With the new year comes a whole slew of social media posts, blogs, and articles titled a variation on “New Year, New You.” These are, I suppose, intended to be helpful and hopeful, and every time I see one I want to put my fist through the computer screen. I hate them with an unbridled passion, rivaled only by the hatred I have for people who have made their multi-millions before age twenty-five by ‘singing’ a one-note song about sexual prowess.
The reason is this: it is all part of the cottage industry designed to make money off of getting women to despise themselves and transform themselves into something not quite so despicable. Eat this food! Do this exercise! Smell this oil! Say this mantra! That’s the only thing standing between you and happiness! It’s a blame game. Feel crappy about yourself, then while you’re down and feeling vulnerable, I’ll sell you a magic pill that will take away the problem.
Here’s the deal. You do not need to be a “new you.” There is nothing wrong with the old you. You are not fat or lazy or unmotivated or horrible. You are human. Like every other human, you have flaws. Presumably, as you get older, you grow and learn and evolve, hopefully for the better. I mean, sure. You’re not perfect. You screw things up from time to time, and, if you’re smart, you learn from those mistakes.
If you want to make a new year’s resolution, resolve to forgive yourself for being human. Here’s the hard part, though: in order to forgive yourself for being human, you have to forgive the people around you for being human, too. They mess up just as often as you do. They also try just as hard as you do. (Most of them, anyway. Not the people who prey on young children and the elderly. How hard could they be trying? I don’t have any sympathy for them.)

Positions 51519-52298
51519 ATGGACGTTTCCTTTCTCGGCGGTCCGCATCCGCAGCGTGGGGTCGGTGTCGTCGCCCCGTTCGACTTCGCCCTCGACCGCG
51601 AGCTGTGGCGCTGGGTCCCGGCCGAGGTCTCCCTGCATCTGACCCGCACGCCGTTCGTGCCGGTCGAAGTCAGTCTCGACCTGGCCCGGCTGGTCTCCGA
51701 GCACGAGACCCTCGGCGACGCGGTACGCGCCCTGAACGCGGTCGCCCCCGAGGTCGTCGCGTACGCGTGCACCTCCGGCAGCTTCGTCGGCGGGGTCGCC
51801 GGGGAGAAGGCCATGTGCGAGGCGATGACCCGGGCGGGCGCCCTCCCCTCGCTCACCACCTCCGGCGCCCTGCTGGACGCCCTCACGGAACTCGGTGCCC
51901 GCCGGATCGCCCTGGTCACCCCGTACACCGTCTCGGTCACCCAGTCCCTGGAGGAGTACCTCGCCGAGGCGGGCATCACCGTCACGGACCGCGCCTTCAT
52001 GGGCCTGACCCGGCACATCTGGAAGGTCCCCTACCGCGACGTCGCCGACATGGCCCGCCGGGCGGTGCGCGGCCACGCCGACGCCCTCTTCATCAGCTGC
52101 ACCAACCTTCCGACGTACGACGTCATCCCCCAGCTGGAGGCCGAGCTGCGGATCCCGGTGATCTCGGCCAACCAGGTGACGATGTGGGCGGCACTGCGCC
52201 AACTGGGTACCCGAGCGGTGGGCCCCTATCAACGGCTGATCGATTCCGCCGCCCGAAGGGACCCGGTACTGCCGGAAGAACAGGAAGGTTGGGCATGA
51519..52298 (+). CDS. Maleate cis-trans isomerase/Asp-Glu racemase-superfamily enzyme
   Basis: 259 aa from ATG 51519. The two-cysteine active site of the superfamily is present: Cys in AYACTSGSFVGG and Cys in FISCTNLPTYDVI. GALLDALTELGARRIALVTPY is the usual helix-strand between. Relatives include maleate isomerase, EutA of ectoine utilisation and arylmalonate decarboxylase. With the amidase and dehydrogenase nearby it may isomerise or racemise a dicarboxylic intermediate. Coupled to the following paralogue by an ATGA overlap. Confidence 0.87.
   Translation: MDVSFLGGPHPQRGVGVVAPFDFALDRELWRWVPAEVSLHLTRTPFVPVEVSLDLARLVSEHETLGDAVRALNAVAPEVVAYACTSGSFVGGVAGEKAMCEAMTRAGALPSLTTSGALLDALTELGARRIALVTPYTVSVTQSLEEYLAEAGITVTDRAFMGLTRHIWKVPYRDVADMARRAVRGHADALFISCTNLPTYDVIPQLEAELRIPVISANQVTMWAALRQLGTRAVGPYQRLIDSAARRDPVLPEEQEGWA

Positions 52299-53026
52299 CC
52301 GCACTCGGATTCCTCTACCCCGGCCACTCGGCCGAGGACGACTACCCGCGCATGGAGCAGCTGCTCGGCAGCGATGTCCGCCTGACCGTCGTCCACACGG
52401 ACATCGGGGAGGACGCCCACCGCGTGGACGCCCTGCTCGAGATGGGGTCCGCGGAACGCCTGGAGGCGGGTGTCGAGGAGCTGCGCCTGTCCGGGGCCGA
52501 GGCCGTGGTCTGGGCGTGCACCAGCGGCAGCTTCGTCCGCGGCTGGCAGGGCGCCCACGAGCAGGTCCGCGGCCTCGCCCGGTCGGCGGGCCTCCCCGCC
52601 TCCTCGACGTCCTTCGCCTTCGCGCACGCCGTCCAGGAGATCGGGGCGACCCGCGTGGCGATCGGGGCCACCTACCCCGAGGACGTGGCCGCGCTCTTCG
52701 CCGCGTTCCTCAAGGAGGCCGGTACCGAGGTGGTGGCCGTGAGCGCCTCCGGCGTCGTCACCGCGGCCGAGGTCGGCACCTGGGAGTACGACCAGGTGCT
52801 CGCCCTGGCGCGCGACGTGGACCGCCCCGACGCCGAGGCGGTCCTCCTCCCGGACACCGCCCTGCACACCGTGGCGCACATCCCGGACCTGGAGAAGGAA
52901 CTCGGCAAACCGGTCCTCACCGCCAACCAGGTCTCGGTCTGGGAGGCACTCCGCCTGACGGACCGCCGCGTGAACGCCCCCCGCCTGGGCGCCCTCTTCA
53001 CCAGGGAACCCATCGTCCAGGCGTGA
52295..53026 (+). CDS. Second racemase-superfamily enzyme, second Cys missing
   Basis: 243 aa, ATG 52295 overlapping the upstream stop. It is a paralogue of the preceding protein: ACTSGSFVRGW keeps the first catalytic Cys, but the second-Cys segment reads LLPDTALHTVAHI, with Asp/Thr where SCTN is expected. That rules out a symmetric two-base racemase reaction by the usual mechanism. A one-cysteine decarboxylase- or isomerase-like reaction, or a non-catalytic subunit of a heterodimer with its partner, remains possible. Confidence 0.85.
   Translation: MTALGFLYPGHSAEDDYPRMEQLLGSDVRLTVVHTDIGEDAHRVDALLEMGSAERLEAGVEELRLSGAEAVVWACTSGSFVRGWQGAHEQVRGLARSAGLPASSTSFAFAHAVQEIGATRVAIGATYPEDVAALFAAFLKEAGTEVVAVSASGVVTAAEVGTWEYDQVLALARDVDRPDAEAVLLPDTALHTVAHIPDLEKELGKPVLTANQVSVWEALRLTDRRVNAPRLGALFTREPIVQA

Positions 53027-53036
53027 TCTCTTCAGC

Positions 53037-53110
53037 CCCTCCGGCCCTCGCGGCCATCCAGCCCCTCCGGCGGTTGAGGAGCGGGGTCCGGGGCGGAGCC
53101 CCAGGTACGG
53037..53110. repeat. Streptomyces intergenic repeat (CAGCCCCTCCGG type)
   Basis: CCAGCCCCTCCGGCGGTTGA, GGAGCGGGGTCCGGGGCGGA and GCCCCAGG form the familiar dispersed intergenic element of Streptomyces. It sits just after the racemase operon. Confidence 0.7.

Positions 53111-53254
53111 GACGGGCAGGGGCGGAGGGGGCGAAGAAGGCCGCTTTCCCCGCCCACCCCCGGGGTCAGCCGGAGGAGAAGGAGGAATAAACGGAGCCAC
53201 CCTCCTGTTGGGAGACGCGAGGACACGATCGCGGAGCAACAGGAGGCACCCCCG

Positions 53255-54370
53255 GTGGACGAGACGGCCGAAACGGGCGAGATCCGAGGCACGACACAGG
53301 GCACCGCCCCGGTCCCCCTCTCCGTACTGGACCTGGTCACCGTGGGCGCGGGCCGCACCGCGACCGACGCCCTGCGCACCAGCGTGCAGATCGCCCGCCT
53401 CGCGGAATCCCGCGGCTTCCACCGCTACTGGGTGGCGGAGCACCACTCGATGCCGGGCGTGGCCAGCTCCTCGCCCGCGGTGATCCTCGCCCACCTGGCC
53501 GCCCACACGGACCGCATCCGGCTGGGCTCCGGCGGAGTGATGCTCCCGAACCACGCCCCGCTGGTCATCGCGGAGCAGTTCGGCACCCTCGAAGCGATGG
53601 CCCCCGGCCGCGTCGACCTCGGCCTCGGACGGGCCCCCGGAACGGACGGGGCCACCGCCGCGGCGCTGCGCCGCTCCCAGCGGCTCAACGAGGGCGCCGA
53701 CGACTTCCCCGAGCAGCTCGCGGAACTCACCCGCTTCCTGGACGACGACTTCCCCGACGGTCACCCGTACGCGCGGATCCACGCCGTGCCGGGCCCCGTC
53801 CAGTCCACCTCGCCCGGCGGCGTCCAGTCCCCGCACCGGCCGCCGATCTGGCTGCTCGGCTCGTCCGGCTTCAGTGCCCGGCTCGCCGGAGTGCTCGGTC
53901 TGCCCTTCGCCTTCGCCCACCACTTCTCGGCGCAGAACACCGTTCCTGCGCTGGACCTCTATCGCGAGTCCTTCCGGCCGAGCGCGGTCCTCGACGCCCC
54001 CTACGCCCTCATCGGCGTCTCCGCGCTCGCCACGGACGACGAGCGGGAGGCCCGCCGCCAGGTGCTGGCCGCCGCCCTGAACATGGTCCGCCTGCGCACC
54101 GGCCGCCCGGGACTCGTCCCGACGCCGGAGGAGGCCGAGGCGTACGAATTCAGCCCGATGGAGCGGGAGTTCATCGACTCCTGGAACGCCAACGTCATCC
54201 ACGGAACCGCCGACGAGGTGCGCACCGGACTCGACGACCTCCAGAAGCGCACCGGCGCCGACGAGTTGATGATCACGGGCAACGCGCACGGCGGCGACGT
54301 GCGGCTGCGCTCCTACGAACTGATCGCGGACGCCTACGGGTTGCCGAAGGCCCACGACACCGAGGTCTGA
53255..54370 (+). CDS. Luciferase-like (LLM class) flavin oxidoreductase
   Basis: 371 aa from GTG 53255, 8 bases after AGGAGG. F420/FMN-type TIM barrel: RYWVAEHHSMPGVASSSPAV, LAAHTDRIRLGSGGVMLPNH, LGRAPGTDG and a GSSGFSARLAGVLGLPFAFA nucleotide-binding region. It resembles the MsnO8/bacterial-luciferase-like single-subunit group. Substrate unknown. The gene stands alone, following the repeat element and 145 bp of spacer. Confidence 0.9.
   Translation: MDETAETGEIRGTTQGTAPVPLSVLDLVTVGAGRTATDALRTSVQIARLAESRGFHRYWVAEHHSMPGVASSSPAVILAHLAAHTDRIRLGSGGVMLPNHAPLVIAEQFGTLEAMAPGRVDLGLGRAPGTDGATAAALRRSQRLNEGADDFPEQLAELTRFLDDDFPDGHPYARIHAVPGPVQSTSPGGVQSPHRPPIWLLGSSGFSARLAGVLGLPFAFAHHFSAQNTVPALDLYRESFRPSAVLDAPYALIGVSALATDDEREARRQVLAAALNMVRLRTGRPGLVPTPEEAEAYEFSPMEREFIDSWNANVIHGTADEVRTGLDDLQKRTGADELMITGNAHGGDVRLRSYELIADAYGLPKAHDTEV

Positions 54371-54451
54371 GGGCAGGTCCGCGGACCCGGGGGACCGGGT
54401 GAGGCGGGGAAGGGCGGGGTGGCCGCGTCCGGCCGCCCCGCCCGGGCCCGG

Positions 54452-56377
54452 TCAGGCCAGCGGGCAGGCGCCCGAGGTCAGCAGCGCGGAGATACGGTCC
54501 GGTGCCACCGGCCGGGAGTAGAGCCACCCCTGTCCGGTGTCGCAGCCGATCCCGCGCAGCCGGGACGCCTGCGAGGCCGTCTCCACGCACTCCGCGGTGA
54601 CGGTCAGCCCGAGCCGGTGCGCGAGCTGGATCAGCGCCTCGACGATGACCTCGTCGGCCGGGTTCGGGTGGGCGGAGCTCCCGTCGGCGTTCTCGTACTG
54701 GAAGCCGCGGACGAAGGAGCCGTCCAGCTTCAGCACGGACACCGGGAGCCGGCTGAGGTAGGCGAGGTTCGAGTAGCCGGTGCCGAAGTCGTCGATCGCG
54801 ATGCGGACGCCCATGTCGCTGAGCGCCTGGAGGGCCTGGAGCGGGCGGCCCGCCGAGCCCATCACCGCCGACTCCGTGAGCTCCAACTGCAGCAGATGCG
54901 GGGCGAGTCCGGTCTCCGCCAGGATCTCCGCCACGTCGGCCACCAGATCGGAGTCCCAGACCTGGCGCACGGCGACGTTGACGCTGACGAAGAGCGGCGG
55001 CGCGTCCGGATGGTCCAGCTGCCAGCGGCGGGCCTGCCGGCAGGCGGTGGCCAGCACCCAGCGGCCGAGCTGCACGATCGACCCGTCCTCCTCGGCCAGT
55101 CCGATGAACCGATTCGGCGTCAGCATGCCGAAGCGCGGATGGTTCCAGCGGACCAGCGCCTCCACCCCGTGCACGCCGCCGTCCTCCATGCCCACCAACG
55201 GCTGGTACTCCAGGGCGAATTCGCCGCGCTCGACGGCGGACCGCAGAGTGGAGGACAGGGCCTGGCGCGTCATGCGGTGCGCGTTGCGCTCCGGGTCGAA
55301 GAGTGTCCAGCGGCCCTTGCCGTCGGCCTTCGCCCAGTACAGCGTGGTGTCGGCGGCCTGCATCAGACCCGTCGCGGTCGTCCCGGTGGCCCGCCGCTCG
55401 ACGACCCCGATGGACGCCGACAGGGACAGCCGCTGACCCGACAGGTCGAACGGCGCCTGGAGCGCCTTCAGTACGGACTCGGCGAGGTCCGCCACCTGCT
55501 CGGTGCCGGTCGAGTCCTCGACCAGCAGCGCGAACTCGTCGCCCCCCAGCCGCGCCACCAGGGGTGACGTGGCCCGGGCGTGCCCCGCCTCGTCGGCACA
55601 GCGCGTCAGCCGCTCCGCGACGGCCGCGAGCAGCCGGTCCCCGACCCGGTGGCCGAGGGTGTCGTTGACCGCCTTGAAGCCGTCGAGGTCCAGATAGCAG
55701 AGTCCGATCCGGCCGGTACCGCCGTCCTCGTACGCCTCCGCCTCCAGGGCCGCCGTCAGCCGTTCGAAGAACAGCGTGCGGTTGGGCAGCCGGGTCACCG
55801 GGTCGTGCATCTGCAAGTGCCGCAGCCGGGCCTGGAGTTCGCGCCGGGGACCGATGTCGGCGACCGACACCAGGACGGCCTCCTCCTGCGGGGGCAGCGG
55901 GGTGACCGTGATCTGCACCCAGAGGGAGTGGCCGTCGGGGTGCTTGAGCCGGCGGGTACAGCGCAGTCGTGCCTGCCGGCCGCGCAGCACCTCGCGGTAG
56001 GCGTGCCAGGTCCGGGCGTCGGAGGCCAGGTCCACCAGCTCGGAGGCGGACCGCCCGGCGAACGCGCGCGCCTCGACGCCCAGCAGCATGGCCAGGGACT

So here’s the deal. “New Year, Same You.” Don’t put pressure on yourself to be anything but the same human being that came out of the womb however many years it was ago that you were born. Leopards don’t change their spots, zebras don’t change their stripes, and goldfish are always going to be made out of 24 karat gold. You are who you are. You can sand the rough edges, you can beat addiction, and you can learn from your mistakes and always strive for improvement. But be proud of your imperfections. Together they make you uniquely you. Would you really want to live in a world populated by Barbies and Kens and Skippers and plastic smiles? Not me. Barbie never seems to wear comfortable shoes, and Ken appears to have been neutered.
If you encounter me in 2019, you won’t see anyone transformed. You will see someone a few days older, maybe a few minutes closer to the end, and hopefully that much wiser. Wiser enough to know this: I am who I am, take me or leave me. And I’ll take you the same way.
Lori B. Duff is an award-winning author who practices law on the side. Her latest book, “If You Did What I Asked in the First Place” was awarded the Gold Medal for humor in the Foreword INDIES awards in 2019. You can follow her on Twitter at @LoriBDuff and on Facebook. For more blogs written by Lori, click here. For more information about Lori in general, click here. If you want Lori to do your writing for you, click here. If you want Lori to help you market your book, click here.